<a href="" target="_hplink">Crackle was bought by Sony in 2006</a> (when it was a startup called Grouper), and now its <a href="" target="_hplink">streaming-only movie and TV library </a>features mostly Sony productions. It is free to watch, and you don't have to register, but you do have to sit through advertisements that break up your movie. The options are fairly limited right now--there are about 250 full-length movies and episodes from 50 TV shows, though apparently Crackle adds about 10 of each every month. The quality of the options is pretty good, however; I've been watching "Pineapple Express" since lunch, and I'm moving on to the original "Bad Boys" when that's done. The stream looks great at 480p on my laptop, though would probably pixellate on a television screen. <strong>PROS</strong>: Totally free, no registration required; varied quality options; user-friendly website design; good picture on laptop for free service; free iPhone, iPad and Android app. <strong>CONS</strong>: Ads, ads, ads; limited quantity of movies and especially TV shows; no DVD rental option.

  • Vudu

    A startup founded in 2004 and <a href="" target="_hplink">purchased by Wal-Mart</a> in 2010, <a href="" target="_hplink">Vudu is a movie-streaming service</a> that prides itself on two key features: first, it has a database of high definition, 1080p movies that is larger than any other website's; and second, it is accessible on any device that connects to the Internet, from PlayStation 3s and Blu-Ray Players, to laptops and Internet-enabled TVs. Vudu is compatible with over 300 devices and works as a simple laptop movie streamer, too. The selection is terrific--over 20,000 movies are available-- though the payment option (for me) is not as terrific. Renting a movie for two days costs between $2 and $7, depending on the desirability of the movie and the streaming quality. A new release in high definition at $7 for 2 days? Pass. <strong>PROS</strong>: High definition streaming; terrific selection of new releases and classics; great "Collections" sections, including my personal favorite, a "Best of Rotten Tomatoes" playlist. <strong>CONS</strong>: Pay-per-view on-demand system can get very expensive very fast; no DVD rental.


    That ".org" is not a typo: <a href="" target="_hplink">Facets Multi-Media is a Chicago-based non-profit</a> founded in 1975 as a film appreciation group that now has a monthly DVD-by-mail rental system similar to Netflix's. There are over 75,000 movies in its warehouse, and one-out-at-a-time plans are $8.99 a month or $90 a year. If you're a little squeamish about signing up for a year, the monthly plan is one dollar more than the new Netflix DVD-only plan ($7.99), but perhaps you can justify the extra expense with the knowledge you're supporting a non-profit. As a film appreciation society, Facets has a great selection of rare and imported films, as well as playlists <a href="" target="_hplink">curated by "experts" that are worth checking out</a>. <strong>PROS:</strong> Reasonably priced DVD-by-mail rentals from a non-profit; excellent selection of independent and foreign films; recommendation lists from Werner Herzog, Stephen Sondheim, Dan Savage, and other notables. <strong>CONS:</strong> No streaming (yet--a company spokesperson says it's on its way); cannot match Netflix's prices, even after the price hike.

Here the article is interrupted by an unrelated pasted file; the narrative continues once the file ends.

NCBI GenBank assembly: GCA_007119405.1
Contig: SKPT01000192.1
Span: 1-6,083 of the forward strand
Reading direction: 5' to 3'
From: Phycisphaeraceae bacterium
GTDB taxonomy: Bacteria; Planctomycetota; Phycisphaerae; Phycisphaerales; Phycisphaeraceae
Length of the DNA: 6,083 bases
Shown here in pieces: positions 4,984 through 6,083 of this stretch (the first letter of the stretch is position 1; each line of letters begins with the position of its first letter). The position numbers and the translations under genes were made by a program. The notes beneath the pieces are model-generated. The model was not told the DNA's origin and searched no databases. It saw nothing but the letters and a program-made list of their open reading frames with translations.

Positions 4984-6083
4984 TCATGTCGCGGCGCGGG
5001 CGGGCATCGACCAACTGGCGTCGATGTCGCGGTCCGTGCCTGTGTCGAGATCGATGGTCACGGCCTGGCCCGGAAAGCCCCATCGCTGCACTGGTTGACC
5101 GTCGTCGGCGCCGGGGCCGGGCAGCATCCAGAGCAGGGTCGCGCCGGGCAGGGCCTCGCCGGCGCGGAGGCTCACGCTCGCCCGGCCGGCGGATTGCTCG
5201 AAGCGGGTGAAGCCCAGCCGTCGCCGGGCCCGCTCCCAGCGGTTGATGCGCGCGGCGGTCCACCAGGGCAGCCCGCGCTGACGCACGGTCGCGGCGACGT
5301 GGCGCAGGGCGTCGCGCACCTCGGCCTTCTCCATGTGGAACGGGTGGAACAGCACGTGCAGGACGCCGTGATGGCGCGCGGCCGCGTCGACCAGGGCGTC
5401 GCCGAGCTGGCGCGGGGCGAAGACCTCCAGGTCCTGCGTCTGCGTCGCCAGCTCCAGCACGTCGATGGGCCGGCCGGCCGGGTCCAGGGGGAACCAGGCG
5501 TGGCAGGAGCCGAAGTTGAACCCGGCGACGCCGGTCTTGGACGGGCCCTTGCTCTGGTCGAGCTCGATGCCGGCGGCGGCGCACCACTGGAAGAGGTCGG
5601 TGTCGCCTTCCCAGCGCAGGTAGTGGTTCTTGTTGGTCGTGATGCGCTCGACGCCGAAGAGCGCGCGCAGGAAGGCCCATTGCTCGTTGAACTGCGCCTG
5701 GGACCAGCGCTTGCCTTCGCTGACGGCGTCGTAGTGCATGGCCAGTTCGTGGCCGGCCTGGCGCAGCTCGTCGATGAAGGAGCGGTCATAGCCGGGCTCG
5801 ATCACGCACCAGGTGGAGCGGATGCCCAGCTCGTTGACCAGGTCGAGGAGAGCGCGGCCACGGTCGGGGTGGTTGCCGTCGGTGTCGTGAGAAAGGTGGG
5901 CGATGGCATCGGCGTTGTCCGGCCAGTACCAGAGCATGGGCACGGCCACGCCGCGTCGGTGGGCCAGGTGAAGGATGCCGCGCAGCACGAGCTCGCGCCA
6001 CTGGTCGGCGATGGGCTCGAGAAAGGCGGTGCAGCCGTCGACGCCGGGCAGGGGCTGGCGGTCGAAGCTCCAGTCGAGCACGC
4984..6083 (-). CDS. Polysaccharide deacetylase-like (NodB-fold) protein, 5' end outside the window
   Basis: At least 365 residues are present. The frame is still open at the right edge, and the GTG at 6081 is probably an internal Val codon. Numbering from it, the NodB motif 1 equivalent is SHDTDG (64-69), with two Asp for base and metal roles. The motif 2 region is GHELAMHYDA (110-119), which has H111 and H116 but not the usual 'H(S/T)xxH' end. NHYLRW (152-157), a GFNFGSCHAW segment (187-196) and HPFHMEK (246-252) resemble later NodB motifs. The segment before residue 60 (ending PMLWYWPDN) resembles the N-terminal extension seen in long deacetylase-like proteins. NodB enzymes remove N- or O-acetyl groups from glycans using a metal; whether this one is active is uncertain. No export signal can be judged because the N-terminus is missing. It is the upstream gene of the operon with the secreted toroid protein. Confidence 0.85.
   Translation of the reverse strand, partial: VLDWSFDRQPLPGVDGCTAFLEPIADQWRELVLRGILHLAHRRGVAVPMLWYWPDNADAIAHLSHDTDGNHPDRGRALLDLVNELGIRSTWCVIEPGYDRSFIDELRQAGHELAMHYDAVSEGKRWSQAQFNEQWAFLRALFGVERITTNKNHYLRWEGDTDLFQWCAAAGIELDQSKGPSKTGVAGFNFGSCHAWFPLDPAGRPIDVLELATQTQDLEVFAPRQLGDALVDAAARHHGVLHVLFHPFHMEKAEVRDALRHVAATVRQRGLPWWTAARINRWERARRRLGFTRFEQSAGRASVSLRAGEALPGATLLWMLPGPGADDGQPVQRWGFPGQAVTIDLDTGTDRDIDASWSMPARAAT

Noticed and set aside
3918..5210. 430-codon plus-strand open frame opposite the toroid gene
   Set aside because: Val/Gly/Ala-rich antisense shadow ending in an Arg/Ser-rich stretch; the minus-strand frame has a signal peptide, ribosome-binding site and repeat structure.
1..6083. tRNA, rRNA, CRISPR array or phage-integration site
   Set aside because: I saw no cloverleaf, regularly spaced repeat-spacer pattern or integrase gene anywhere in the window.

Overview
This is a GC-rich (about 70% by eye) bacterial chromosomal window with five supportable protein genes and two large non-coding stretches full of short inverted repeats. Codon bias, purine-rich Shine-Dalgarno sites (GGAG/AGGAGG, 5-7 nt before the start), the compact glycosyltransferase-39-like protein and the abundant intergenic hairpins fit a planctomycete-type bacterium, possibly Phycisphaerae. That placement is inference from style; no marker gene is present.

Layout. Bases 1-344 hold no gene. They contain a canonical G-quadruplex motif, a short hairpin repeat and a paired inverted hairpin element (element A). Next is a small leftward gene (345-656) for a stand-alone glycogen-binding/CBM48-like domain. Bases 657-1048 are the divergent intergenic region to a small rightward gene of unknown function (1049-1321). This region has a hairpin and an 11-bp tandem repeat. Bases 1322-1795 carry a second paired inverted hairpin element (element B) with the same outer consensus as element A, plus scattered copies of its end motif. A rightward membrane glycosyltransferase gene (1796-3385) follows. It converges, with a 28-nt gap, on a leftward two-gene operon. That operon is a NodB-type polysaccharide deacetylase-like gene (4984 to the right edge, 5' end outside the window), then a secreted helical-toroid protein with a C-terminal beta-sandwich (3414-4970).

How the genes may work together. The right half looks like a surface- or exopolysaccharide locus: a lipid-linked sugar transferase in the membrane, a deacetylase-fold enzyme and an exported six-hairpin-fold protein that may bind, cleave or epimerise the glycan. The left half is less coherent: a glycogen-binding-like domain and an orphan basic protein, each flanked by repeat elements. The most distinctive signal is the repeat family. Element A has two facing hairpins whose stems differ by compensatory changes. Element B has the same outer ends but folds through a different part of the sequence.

• Zediva

    <a href="" target="_hplink">Zediva</a> is an intriguing video-streaming service that may or may not be legal (they are <a href="" target="_hplink">currently being sued by the MPAA</a>). It is streaming-only, and there is no high definition streaming, but the prices are incredibly low ($2 for a 14-day rental of a new release, or 10 rentals for $10). <a href="" target="_hplink">How do they do it</a>? When you rent a movie online, you are really renting a physical DVD and a DVD player at Zediva headquarters. The DVD player plays the movie for you and streams it--and thus Zediva does not have to pay the Motion Picture Association of America. So if you're looking for a way to both save money and tick off the MPAA, Zediva might be your best option. <strong>PROS:</strong> Very cheap prices for streaming new releases; no monthly fees; chance to stick it to the man. <strong>CONS: </strong>Might not exist soon; possibly illegal; substandard video quality and website design.

  • GreenCine

    <a href="" target="_hplink">San Francisco-based GreenCine is Netflix for film buffs</a>; they have "an accent on independent, art house, classics, foreign, documentary, anime and Asian cinema," as their website <a href="" target="_hplink">boasts</a>. With over 30,000 DVDs available for rent at plans starting at $9.95 per month (which lets you take out one video at a time), it's a little more expensive than Netflix for mail rental, but that is the price you pay for Greencine's "eclection" (again, per their website). Not included in your monthly fee are on-demand rentals: rather than streaming, you download the movie on DivX. Most of those rentals are $5 for 30 days with the DRM-protected flick. So, streaming is available, but only for a price. <strong>PROS:</strong> Awesome online selection of niche films, including anime, indie, and foreign; Blu-Rays available; DivX-quality watching on computer <strong>CONS:</strong> The prices. More expensive than Netflix, and the per-rental fee for streaming is way too high unless you are only streaming one movie a month